Dozens of Gallitzin residents young and old gathered on a brisk Saturday morning to watch the historic Victoria Theater along Jackson Street come down.
The building had been falling in pieces over the past several years, including some of the brick facade and parts of the roof. Borough officials, recognizing its potential threat to public safety, had been trying since 2002 to spur the building’s owner, Jeffrey Sprouse, to tend to the property, but with little success. In February, a Cambria County judge gave its final curtain call.
“It was about the only thing in town you could really go to,” said Gary McCloskey of Gallitzin. “I can remember it was
10 cents to get in the movie ... for a quarter, you could get a bag of popcorn – a nice-sized bag – and a Coke.
“That building is history here.”
Employees of Earthmovers Unlimited of Kylertown, Clearfield County, were working the crane arm as early as 8 a.m., slowly picking away at the decrepit frame, planks and fixtures of the nearly 100-year-old building.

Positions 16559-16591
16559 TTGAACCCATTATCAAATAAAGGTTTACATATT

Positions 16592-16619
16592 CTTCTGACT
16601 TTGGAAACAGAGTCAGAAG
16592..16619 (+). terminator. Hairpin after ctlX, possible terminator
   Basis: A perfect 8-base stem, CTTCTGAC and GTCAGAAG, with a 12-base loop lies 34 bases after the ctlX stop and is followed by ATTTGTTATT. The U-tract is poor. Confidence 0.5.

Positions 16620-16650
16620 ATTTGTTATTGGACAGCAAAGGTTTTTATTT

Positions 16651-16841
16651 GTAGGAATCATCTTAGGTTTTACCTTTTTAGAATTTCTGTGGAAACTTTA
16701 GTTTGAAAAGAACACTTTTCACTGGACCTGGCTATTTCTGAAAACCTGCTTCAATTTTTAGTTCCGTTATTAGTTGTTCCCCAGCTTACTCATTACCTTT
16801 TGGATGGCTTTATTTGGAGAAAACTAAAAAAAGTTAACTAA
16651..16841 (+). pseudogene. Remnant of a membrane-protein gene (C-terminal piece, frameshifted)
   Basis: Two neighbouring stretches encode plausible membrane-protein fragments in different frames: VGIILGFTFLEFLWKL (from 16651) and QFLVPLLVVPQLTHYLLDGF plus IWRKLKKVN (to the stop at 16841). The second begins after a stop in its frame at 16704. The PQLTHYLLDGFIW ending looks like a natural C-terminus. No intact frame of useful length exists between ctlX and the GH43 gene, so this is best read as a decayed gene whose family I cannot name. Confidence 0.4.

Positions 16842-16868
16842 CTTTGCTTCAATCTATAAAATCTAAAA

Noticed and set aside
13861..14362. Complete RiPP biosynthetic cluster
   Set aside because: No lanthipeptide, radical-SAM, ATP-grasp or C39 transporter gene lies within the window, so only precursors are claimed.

Reportedly, at least one old-fashioned reel-to-reel projector was left inside – a cumbersome yet memorable piece of movie history that went down with the Victoria.
Many residents recalled those earlier days of cinema with reverence.
“They had a newsreel, a cartoon, then something like ‘The Three Stooges,’ ” said Bob Decoskey of Gallitzin. “Then your main event and, at the end, you’d have a preview of the next (film).”
“My grandmother McCaa, my mother, Rose Hertzog, and my uncle, Bob McCaa, used to play the background music in there for the silent movies,” said Eric Hertzog of Gallitzin.
“One played the organ, one played the drums and my mother played the violin.
“It is a shame to see it have gone to a waste, but it’s dangerous. ... Sooner or later, this thing was coming down.”
Click here to subscribe to The Tribune-Democrat print edition.
Click here to subscribe to The Tribune-Democrat e-edition.